If a teacher using this method chooses to read, explain or comment on a particular text he has chosen for a class, he will in any case have his own preferred methods of presentation, and these can easily be adapted. Such a text may be within the reach of the students, relatively unaided by the teacher. Many simplified ‘original’ texts by Japanese publishers will be appropriate. Texts for pre-adult native speakers, especially suitably illustrated books, may also stimulate the students to self-directed reading and discussion. Depending on the preferences of the lecturer, there are many faculty-specific texts, e.g. with one section per class and graphics as an aid to conversation, which can make an adaptable set text. I have experimented with a range of such text (4), generally based on a content approach to teaching, and often aimed at developing an awareness of global issues affecting our common future. It is up to each teacher though to provide what he considers to be the most useful for the development of his students.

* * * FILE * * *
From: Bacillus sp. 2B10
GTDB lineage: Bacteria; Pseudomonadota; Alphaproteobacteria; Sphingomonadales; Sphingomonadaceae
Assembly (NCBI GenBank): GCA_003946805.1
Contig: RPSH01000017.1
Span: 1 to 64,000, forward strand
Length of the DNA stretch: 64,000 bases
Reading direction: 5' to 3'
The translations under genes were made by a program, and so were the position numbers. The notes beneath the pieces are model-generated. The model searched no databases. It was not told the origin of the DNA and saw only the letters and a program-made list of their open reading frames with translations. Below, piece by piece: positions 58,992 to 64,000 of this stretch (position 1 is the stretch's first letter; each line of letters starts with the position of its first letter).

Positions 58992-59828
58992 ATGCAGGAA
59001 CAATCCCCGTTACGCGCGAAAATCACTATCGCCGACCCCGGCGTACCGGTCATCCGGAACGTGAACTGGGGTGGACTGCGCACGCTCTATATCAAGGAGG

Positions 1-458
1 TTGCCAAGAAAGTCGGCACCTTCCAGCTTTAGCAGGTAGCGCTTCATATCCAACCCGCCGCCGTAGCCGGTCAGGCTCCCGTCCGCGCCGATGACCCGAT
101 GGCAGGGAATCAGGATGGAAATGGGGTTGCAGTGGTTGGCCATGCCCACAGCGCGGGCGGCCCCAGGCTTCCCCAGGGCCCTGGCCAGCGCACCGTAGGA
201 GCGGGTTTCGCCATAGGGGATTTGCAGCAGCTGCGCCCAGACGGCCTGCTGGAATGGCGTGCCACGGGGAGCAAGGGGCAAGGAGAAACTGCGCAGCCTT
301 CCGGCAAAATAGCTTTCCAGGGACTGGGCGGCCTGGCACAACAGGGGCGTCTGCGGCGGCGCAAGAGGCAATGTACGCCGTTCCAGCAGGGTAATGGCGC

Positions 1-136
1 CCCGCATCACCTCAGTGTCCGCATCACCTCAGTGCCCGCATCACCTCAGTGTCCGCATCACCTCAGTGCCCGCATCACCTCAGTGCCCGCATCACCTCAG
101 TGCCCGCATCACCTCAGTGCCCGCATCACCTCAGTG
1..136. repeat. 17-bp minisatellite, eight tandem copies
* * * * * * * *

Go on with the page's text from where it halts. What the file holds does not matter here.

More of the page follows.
The material to be covered during a particular class is first divided up among the members of each group. To do this, I indicate line numbers or draw an outline of the page(s) on the board, numbering the sections 5 or 6 depending on the maximum number in the groups. (If there are less than the regular number of students present in a group on that day, I may also have to combine certain sections). Such division of material for a particular class should normally be done at the end of the previous class to allow for preparation at home. I generally indicate the division of sections again at the beginning of the following class and give the groups where someone is absent a moment to reallocate sections. However, if the traditional cries of “jang-ken-pon”, which normally accompany the process of choosing one’s section are heard from most groups, it is a sign that not many have done their preparation at home.